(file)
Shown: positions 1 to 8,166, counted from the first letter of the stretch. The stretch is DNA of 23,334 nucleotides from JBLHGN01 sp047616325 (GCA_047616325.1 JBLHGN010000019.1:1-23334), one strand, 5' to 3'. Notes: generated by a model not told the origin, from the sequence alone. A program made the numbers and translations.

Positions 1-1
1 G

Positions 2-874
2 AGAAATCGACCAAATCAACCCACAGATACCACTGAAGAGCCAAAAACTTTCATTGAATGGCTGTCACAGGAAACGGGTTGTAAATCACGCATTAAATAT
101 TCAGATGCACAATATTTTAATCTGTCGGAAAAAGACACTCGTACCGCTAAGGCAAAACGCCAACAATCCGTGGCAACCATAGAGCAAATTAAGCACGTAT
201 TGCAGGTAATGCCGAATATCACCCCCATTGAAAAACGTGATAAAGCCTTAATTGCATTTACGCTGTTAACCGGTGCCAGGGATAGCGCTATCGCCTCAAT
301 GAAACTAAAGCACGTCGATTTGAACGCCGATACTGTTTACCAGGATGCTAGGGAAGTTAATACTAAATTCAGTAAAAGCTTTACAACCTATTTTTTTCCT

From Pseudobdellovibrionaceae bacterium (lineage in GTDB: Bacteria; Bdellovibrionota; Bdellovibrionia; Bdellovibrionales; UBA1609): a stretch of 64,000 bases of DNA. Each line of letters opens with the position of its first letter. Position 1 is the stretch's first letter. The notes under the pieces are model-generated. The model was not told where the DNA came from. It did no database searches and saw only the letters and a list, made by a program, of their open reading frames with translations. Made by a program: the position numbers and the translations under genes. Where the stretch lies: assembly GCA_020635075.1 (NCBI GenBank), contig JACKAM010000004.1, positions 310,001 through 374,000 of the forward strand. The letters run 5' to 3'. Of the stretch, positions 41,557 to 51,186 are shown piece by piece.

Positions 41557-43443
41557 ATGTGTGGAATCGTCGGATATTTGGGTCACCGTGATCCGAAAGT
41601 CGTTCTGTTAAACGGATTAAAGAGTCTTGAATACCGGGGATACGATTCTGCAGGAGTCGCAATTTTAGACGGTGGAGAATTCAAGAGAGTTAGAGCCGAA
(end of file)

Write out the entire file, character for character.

Shown: positions 1 to 8,166, counted from the first letter of the stretch. The stretch is DNA of 23,334 nucleotides from JBLHGN01 sp047616325 (GCA_047616325.1 JBLHGN010000019.1:1-23334), one strand, 5' to 3'. Notes: generated by a model not told the origin, from the sequence alone. A program made the numbers and translations.

Positions 1-1
1 G

Positions 2-874
2 AGAAATCGACCAAATCAACCCACAGATACCACTGAAGAGCCAAAAACTTTCATTGAATGGCTGTCACAGGAAACGGGTTGTAAATCACGCATTAAATAT
101 TCAGATGCACAATATTTTAATCTGTCGGAAAAAGACACTCGTACCGCTAAGGCAAAACGCCAACAATCCGTGGCAACCATAGAGCAAATTAAGCACGTAT
201 TGCAGGTAATGCCGAATATCACCCCCATTGAAAAACGTGATAAAGCCTTAATTGCATTTACGCTGTTAACCGGTGCCAGGGATAGCGCTATCGCCTCAAT
301 GAAACTAAAGCACGTCGATTTGAACGCCGATACTGTTTACCAGGATGCTAGGGAAGTTAATACTAAATTCAGTAAAAGCTTTACAACCTATTTTTTTCCT

From Pseudobdellovibrionaceae bacterium (lineage in GTDB: Bacteria; Bdellovibrionota; Bdellovibrionia; Bdellovibrionales; UBA1609): a stretch of 64,000 bases of DNA. Each line of letters opens with the position of its first letter. Position 1 is the stretch's first letter. The notes under the pieces are model-generated. The model was not told where the DNA came from. It did no database searches and saw only the letters and a list, made by a program, of their open reading frames with translations. Made by a program: the position numbers and the translations under genes. Where the stretch lies: assembly GCA_020635075.1 (NCBI GenBank), contig JACKAM010000004.1, positions 310,001 through 374,000 of the forward strand. The letters run 5' to 3'. Of the stretch, positions 41,557 to 51,186 are shown piece by piece.

Positions 41557-43443
41557 ATGTGTGGAATCGTCGGATATTTGGGTCACCGTGATCCGAAAGT
41601 CGTTCTGTTAAACGGATTAAAGAGTCTTGAATACCGGGGATACGATTCTGCAGGAGTCGCAATTTTAGACGGTGGAGAATTCAAGAGAGTTAGAGCCGAA